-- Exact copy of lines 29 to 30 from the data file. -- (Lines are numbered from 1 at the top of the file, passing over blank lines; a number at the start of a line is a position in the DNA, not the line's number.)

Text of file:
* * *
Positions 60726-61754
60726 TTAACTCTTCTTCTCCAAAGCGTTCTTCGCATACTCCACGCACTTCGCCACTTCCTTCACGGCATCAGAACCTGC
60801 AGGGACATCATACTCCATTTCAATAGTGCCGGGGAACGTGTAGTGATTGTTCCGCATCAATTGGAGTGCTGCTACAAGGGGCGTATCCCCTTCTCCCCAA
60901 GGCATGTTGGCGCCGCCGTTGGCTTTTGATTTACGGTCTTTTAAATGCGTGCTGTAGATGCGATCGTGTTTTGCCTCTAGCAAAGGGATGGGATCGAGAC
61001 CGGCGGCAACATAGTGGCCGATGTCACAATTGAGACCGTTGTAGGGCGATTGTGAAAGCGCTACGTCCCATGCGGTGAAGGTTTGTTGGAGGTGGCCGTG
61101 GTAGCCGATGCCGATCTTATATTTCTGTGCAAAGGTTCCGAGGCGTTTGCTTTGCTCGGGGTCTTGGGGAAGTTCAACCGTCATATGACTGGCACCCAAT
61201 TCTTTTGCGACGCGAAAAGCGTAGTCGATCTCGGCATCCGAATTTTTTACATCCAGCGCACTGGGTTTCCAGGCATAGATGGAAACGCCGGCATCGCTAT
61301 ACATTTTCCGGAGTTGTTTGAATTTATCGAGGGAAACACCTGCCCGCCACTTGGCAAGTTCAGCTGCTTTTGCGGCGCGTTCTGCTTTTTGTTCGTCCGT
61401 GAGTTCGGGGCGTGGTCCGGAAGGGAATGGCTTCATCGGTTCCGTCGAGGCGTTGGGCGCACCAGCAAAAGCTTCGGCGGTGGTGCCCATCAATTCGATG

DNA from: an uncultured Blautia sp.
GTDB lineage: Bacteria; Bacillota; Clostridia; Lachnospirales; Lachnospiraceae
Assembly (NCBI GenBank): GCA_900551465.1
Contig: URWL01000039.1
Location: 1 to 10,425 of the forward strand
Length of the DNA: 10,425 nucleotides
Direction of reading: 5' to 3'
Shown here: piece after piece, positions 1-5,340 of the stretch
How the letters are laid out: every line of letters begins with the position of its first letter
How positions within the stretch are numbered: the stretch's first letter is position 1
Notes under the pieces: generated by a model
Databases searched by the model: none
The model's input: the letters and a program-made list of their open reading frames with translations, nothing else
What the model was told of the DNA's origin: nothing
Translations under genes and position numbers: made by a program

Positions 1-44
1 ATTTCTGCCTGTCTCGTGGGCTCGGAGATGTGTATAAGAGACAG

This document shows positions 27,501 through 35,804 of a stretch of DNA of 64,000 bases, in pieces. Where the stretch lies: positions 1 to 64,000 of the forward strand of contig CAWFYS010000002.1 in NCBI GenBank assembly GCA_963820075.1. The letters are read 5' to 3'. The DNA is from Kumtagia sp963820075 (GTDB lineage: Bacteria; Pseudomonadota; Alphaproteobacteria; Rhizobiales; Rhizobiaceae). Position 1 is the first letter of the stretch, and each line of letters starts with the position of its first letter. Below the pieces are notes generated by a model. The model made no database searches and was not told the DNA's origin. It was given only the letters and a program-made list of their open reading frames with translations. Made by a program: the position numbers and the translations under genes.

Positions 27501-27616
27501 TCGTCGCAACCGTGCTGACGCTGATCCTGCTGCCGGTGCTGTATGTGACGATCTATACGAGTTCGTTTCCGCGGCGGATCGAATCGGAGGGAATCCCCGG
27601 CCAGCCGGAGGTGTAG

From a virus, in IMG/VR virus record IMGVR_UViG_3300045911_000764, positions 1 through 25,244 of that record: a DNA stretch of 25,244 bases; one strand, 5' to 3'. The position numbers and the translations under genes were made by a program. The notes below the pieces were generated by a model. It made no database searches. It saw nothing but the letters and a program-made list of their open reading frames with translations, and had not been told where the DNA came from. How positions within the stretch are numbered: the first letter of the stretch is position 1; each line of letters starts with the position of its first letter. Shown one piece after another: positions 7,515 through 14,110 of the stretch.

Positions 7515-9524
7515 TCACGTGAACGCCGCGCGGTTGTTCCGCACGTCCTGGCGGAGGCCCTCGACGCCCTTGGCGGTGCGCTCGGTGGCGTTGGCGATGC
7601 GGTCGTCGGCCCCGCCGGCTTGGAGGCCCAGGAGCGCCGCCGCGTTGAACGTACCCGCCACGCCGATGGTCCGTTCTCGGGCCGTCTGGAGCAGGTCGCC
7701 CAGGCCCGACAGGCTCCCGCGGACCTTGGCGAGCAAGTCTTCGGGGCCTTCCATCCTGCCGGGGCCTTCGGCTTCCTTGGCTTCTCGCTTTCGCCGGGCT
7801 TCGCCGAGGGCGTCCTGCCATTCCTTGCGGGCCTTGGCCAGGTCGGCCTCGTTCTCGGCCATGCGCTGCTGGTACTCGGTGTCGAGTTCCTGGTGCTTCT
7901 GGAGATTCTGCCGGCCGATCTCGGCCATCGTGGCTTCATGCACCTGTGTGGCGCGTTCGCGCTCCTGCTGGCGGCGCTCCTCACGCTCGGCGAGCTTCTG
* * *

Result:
27501 TCGTCGCAACCGTGCTGACGCTGATCCTGCTGCCGGTGCTGTATGTGACGATCTATACGAGTTCGTTTCCGCGGCGGATCGAATCGGAGGGAATCCCCGG
27601 CCAGCCGGAGGTGTAG